Home General Interest Government to invest £589 million in kickstarting rail upgrades across the North

Government to invest £589 million in kickstarting rail upgrades across the North

Transport Secretary Grant Shapps has announced a £589 million kickstart for work on the Transpennine main line between Leeds, Huddersfield and Manchester.

He is also establishing a new Northern Transport Acceleration Council, dedicated to accelerating vital infrastructure projects that will connecting communities across the North’s towns and cities.

The most congested section of the route will be doubled from two to four tracks, allowing fast trains to overtake slower ones, improving journey times and reliability for passengers across the North. Most of the line will be electrified, although the Department for Transport’s ambition is to go further. Full electrification, digital signalling, more multi-tracking and improved freight capacity are all now under consideration as part of an “Integrated Rail Plan” that is due to report in December.

Those improvements would allow all-electric services between Liverpool, Manchester, Leeds, York and Newcastle; bring longer and more frequent trains and create significantly more local capacity along the line.

Upgrades to allow more freight on the route, replacing thousands of diesel lorry journeys with electric freight trains, will also be considered in the Plan.

Work is also under way to tackle the bottlenecks at either end of the route, without which the upgrade’s potential cannot be fulfilled. Leeds station is being resignalled and a new platform is being built. In central Manchester, development funding was awarded last month to tackle rail congestion.

The new Northern Transport Acceleration Council will ensure northern leaders have a direct line to ministers and has been formed with the desire to cut bureaucracy and red tape so passengers can get the modern, reliable transport network they deserve as quickly as possible.

As part of the government’s wider strategy to level up communities and strengthen devolution, the council’s work will engage with Department for Transport staff based in northern cities and dedicated to delivering for the North.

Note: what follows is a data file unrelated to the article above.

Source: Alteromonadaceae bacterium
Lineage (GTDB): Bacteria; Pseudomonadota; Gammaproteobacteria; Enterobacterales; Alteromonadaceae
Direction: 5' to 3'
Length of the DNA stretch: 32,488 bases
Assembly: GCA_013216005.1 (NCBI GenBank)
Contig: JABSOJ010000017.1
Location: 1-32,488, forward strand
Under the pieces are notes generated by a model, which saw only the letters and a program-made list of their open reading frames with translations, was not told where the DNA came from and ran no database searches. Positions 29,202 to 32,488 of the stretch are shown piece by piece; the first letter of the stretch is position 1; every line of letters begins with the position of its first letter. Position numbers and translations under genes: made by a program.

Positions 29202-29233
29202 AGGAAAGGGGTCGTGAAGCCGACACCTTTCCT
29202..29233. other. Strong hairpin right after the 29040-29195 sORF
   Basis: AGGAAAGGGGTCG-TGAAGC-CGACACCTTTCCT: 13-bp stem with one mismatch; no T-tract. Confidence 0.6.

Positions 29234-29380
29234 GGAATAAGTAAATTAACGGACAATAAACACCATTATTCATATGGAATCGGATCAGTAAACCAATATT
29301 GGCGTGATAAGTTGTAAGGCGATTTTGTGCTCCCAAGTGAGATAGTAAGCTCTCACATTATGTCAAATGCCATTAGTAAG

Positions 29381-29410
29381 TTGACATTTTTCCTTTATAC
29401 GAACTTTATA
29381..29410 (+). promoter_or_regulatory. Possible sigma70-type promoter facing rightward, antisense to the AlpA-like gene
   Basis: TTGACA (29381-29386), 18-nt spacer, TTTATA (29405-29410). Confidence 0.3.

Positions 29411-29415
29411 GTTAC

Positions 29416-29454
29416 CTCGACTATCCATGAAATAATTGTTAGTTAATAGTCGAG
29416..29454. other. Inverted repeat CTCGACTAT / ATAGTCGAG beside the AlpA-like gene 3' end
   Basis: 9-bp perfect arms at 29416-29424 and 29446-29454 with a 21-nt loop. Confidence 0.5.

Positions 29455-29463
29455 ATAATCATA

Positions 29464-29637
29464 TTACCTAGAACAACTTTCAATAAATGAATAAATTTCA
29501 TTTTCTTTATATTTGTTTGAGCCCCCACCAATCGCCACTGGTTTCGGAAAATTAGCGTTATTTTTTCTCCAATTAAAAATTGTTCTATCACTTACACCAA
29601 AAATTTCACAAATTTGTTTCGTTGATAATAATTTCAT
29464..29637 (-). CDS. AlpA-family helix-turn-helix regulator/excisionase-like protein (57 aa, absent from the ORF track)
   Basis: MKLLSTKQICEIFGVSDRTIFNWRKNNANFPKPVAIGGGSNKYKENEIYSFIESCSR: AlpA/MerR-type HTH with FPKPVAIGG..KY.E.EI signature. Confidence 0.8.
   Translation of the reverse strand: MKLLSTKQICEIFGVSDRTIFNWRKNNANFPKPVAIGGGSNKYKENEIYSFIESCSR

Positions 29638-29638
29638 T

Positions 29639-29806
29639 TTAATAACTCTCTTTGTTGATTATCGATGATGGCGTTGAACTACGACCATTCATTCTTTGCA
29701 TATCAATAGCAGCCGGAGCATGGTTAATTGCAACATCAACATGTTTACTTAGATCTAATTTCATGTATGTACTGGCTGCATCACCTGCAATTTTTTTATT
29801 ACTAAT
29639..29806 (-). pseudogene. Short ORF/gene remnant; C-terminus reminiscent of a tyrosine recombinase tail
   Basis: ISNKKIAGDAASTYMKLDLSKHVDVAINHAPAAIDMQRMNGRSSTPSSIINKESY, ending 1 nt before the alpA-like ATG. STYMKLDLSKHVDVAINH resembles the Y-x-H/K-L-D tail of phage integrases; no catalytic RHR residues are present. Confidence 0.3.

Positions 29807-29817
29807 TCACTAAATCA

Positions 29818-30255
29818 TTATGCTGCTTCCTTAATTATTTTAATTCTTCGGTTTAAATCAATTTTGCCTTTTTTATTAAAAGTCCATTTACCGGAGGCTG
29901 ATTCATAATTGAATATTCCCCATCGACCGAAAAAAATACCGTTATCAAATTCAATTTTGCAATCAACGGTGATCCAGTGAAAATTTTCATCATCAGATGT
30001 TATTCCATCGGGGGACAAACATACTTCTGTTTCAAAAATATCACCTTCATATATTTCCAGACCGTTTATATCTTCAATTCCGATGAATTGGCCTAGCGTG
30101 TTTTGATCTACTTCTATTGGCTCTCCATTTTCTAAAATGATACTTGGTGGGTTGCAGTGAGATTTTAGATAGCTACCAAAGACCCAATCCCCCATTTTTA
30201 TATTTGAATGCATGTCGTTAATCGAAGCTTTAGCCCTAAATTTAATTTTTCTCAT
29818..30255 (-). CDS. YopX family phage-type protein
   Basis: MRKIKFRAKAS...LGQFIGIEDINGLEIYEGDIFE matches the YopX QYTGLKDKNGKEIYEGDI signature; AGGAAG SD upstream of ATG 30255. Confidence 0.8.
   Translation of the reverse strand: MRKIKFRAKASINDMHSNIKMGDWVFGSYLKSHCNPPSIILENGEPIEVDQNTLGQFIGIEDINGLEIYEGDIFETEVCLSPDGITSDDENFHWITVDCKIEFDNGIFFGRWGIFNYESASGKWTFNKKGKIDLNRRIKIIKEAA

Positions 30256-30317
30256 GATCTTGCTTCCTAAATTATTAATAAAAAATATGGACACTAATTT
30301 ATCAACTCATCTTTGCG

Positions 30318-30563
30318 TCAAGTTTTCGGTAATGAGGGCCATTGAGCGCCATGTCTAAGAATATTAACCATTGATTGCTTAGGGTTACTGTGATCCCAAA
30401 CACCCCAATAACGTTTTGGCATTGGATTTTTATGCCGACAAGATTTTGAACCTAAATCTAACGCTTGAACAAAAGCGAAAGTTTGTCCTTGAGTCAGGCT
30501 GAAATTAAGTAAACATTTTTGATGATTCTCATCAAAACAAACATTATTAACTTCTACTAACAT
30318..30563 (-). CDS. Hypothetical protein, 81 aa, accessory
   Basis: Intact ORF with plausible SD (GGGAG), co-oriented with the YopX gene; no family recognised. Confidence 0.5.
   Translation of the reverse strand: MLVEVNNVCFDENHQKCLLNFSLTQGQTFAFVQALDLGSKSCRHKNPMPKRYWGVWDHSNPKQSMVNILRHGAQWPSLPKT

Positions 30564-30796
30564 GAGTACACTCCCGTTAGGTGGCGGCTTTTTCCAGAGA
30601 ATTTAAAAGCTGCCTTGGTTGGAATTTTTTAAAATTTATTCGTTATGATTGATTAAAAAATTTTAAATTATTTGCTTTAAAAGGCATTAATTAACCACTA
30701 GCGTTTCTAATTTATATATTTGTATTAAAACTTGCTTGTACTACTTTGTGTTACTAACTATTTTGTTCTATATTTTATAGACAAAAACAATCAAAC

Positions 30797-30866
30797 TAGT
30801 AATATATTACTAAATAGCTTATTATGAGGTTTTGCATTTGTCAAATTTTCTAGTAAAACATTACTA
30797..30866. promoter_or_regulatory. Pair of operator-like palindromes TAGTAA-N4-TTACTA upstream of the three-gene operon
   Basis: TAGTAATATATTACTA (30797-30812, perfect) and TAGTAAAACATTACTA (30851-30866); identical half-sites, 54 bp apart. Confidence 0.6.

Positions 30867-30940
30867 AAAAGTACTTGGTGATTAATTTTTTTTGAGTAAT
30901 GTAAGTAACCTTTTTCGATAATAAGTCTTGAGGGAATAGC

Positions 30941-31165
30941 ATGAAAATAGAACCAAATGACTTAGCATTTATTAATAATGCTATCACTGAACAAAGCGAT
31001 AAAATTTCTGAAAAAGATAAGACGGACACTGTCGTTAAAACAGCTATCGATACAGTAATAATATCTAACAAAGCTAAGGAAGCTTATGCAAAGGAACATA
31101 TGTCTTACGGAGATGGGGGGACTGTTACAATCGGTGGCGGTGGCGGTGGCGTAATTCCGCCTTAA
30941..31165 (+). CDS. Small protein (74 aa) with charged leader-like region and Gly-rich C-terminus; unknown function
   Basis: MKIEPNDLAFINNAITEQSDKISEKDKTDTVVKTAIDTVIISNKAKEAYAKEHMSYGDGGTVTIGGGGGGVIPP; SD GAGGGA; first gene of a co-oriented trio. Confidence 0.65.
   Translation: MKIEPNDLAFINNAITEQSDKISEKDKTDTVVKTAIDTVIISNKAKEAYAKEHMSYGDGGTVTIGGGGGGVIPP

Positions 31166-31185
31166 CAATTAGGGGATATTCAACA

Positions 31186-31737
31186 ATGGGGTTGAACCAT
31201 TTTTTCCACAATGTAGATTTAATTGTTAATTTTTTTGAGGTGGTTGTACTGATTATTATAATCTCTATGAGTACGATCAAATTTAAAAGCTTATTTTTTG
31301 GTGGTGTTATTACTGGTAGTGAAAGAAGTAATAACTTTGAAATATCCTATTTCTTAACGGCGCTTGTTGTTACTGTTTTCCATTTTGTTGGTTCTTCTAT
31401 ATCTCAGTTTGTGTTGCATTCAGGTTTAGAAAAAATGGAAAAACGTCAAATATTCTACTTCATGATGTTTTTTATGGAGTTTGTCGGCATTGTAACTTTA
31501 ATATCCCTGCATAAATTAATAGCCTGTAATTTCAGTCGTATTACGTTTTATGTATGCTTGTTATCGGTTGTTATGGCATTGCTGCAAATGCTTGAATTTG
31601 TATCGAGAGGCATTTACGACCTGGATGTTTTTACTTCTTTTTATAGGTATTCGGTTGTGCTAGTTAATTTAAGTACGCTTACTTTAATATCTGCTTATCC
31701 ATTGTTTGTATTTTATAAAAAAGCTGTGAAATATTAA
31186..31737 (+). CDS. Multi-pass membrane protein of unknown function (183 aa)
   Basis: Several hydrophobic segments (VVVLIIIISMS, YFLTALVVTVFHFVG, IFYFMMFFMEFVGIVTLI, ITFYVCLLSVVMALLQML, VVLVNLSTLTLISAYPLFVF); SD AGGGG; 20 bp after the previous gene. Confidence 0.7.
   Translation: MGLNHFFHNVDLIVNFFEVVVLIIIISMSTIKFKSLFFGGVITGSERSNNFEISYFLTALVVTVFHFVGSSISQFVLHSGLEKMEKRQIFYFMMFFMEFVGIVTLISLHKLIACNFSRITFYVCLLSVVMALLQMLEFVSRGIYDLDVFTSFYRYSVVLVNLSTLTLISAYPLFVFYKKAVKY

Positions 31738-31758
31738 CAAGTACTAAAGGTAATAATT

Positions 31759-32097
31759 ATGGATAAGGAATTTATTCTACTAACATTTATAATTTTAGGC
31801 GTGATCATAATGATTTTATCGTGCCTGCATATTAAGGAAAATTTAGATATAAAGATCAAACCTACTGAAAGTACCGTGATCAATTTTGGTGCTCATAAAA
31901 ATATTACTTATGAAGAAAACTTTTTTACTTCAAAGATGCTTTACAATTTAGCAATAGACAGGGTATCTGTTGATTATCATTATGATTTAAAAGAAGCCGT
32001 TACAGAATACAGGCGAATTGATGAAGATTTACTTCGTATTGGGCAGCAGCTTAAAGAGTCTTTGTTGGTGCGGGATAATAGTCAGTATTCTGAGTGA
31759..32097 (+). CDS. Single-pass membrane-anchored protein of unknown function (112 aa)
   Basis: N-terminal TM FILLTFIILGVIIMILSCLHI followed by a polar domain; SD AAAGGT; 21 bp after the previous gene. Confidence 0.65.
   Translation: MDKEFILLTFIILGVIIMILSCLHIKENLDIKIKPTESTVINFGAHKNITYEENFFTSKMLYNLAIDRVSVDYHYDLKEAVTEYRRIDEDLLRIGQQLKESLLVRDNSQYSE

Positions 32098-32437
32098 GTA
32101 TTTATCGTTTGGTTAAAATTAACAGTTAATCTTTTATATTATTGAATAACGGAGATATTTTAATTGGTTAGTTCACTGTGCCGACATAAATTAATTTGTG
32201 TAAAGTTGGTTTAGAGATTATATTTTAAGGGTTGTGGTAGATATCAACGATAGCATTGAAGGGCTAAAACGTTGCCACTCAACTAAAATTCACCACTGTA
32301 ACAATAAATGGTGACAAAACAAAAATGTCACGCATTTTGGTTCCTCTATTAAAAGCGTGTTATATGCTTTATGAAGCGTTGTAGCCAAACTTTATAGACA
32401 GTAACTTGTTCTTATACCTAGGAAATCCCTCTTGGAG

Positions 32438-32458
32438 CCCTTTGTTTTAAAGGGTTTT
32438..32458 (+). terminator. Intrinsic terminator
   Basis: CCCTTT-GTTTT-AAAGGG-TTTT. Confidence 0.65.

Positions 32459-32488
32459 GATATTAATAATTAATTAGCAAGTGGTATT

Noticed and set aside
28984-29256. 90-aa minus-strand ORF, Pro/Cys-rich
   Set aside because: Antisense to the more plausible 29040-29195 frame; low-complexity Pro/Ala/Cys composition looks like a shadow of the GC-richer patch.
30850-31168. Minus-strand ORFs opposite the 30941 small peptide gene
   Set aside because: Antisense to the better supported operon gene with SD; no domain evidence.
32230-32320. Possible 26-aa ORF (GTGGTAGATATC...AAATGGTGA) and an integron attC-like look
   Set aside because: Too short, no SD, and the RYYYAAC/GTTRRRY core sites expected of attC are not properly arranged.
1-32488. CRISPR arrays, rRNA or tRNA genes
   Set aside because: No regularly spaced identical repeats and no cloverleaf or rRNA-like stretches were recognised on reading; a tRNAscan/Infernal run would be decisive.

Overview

Transport Secretary and Northern Powerhouse Minister Grant Shapps said: “People across the North rightly expect action, progress and ambition, and this government is determined to accelerate improvements as we invest billions to level up the region’s infrastructure.

“We are determined to build back better at pace, and this new council will allow us to engage collectively and directly with elected northern leaders to build the vital projects the region is crying out for.”

Chancellor Rishi Sunak added: “Levelling-up opportunity will be key in our recovery from Coronavirus – and our long-term success will rely on having world-class infrastructure in all parts of the country. The Transpennine rail upgrade shows we are delivering on our promises to the North.”

The rail industry welcomed the announcements.  Darren Caplan, chief executive of the Railway Industry Association (RIA), said: “Today’s announcement on progressing the Transpennine Route Upgrade and the establishment of a Northern Transport Acceleration Council are both positive signs that the government is serious about the role of rail schemes in generating an economic recovery following the Coronavirus outbreak.

“Following the stepping up of RIA’s ‘Speed Up Rail Enhancements’ campaign earlier this month, these announcements shows a clear impetus to make rail a central part of the Government’s ‘build, build, build’ agenda.”

Nigel Wordsworth BSc(Hons) MCIJhttp://therailengineer.com

SPECIALIST AREAS Rolling stock, mechanical equipment, project reports, executive interviews


Nigel Wordsworth graduated with an honours degree in Mechanical Engineering from Nottingham University, after which he joined the American aerospace and industrial fastener group SPS Technologies. After a short time at the research laboratories in Pennsylvania, USA, Nigel became responsible for applications engineering to industry in the UK and Western Europe. At this time he advised on various engineering projects, from Formula 1 to machine tools, including a particularly problematic area of bogie design for the HST.

A move to the power generation and offshore oil supply sector followed as Nigel became director of Entwistle-Sandiacre, a subsidiary of the Australian-owned group Aurora plc. At the same time, Nigel spent ten years as a Technical Commissioner with the RAC Motor Sports Association, responsible for drafting and enforcing technical regulations for national and international motor racing series.

Joining Rail Engineer in 2008, Nigel’s first assignment was a report on new three-dimensional mobile mapping and surveying equipment, swiftly followed by a look at vegetation control machinery. He continues to write on a variety of topics for most issues.

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